Nordstrom Inc. has acquired a minority stake in a supply-chain software firm, part of the luxury retailer’s effort to fulfill a growing number of online orders without sacrificing profits.
DS Co., based in Lehi, Utah, provides a cloud-based service that makes it easier for suppliers to directly ship orders placed through their retail partners. For example, if a customer purchases a handbag on Nordstrom’s website, the order would be routed to the manufacturer, which would then ship the item from its warehouse to the buyer’s door.
This method of delivery, known as “drop shipping,” can reduce retailers’ costs by requiring them to hold less inventory. Nordstrom’s investment in the technology company comes as retailers are racing to compete with e-commerce companies such as Amazon.com Inc. to provide convenience and speedy delivery to customers while keeping costs down. And as the rising expenses of doing both e-commerce and brick-and-mortar businesses are squeezing their margins, experts say an increasing number are putting pressure on suppliers to help bear some of the cost.
In May, Nordstrom reported a $46 million profit in its latest quarter, down from $128 million a year earlier, and lowered sales projections for the year to between a 1% decline and a 1% increase as its finance chief, Michael Koppel, said the company was executing “a number of initiatives to increase efficiencies across our supply chain and marketing functions.”
DS Co., which sells its platform under the name Dsco, acts like a middle man between the software systems that retailers and their suppliers use to track inventory and orders. They pull data from both sides and communicate any surges in orders or depleted inventory. In doing so they aim to solve a common problem in retail, where companies use different methods to track inventory data, making it difficult to share the data and ensure that products are in stock and can be shipped out in time.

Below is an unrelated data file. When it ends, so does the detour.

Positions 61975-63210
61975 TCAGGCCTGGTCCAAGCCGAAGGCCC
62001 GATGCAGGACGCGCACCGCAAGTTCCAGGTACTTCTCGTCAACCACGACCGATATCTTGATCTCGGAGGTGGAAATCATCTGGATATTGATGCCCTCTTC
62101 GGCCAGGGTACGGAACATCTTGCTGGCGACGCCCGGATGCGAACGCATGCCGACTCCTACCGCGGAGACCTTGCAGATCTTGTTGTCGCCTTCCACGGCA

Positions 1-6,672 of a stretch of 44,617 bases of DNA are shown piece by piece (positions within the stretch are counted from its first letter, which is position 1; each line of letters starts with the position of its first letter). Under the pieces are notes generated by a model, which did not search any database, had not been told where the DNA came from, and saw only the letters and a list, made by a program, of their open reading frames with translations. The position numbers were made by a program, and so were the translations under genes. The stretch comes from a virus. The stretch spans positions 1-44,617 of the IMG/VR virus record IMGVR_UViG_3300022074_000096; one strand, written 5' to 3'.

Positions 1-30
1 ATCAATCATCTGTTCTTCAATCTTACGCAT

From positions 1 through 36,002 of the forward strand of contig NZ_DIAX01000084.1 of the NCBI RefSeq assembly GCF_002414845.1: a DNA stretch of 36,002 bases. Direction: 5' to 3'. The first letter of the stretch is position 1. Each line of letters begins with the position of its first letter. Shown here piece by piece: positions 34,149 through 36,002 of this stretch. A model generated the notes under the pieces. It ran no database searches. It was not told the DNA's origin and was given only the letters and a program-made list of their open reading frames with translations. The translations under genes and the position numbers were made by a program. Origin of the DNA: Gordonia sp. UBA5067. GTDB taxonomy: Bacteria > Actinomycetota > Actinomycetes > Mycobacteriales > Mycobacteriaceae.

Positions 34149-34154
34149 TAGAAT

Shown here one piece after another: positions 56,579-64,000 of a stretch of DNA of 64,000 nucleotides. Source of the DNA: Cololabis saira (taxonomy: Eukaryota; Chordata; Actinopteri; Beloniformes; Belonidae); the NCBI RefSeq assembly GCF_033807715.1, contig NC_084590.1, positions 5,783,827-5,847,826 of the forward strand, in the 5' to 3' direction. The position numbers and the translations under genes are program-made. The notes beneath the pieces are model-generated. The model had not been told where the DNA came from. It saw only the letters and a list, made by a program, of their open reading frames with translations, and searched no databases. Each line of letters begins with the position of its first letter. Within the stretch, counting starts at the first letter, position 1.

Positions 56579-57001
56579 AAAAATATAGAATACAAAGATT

Drop shipping is one way that suppliers are helping retailers, because it reduces the cost and the risk of holding inventory. In some cases, retailers may stock only popular colors of a certain item, but make a broader array of colors available to customers via drop shipping. Some retailers may choose drop shipping rather than order large quantities of a new product, to reduce the risk they are left with unsold inventory if sales disappoint.
“They’re shifting the risk of the inventory up the supply chain to their suppliers,” said Irv Grossman, executive vice president at consulting firm Chainalytics.
Having suppliers hold inventory and do shipping “is the best way a retailer can expand their offerings and compete against Amazon without carrying inventory risk,” Mr. Grossman said.
Allowing retailers and suppliers to track each other’s inventories can also reduce the odds that a consumer will buy a product, only to find out later it’s out of stock, said Jeremy Hanks, Dsco’s founder. He said such mistakes can lead to disappointed customers.
The investment from Nordstrom will be used to expand the software company’s technology team and develop more data analysis capabilities, such as using historical inventory levels to predict the likelihood of shortages, Mr. Hanks said. Other Dsco users include Sharper Image Corp., Woolworths Ltd. and Modell’s Sporting Goods.
“Dsco is helping to improve [customers’] online experience by reducing complexity in our supply chain,” said Ken Worzel, executive vice president of strategy and development at Nordstrom.
He added that Nordstrom plans to make more investments in companies like Dsco.
From: WallStreet Journal